It’s a good idea to keep an eye out for possible signs of AI.
Dog Run Pictures
How can you prepare for the coming AI revolution? Here's a handy survival guide.
Fresh hope for sufferers of mental illness.
The beautiful, if clunky, game.
Computers must master football if they are to demonstrate that they can be our equal.
Genomes don’t translate easily into an understanding of disease.
Big data is all well and good, but if we want medical breakthroughs, we'll need big theory too.
All that computer power will still need a helping hand from our uniquely human expertise.
Computers image via www.shutterstock.com
Computers are getting better and better at the jobs that previously made sense for researchers to outsource to citizen scientists. But don't worry: there's still a role for people in these projects.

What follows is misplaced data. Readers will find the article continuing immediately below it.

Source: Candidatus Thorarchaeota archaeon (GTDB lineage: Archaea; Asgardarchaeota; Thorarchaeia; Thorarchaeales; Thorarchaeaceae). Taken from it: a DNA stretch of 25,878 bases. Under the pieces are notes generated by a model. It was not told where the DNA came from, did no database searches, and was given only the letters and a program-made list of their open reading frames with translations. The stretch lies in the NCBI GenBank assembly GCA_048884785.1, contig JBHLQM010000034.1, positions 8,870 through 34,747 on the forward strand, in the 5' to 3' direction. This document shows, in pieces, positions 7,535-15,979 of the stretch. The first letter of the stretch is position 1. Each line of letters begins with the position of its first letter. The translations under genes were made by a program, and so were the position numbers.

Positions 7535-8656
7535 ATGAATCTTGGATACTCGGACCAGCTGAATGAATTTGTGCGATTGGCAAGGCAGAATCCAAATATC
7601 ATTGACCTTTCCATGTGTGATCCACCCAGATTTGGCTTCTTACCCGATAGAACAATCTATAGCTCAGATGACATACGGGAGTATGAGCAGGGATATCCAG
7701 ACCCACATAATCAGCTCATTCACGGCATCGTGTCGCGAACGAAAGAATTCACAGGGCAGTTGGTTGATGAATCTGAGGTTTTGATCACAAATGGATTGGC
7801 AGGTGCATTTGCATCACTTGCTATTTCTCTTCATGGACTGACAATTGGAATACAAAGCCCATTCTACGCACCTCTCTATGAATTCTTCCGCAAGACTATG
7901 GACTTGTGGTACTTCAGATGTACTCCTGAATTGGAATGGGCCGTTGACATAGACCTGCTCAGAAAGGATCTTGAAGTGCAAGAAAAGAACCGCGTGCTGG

Spectators in South Korea look on as AlphaGo takes on Go champion Lee Se-dol.
A machine has bested us at yet another intellectually challenging game. It shows artificial intelligence is progressing rapidly, but it doesn't mean humans are redundant quite yet.
Who is the “driver” here?
AAP Image/Rick Goodman
Can software really be considered the "driver" of an autonomous vehicle? This is one question that needs to be resolved before driveless cars can hit the roads.
Lining up potential pitfalls: nonexperts and computers may misinterpret the vertical line in this image as a natural feature rather than a result of a mosaic compilation of multiple satellite images.
Expert image analysts have an important role to play, even in an age of computer interpretation and crowdsourcing.
Your brain scan told me your mind would wander.
Boy image via www.shutterstuck.com
Particular parts of an individual's brain tend to work together on certain tasks. Researchers can look at these patterns of "functional connectivity" to predict traits – like the ability to pay attention.
One of the psychadelic nightmares generated by Google’s Inceptionism system.
Google's image recognition project has not only generated some disturbing images but also tells us something about how we humans identify objects we see.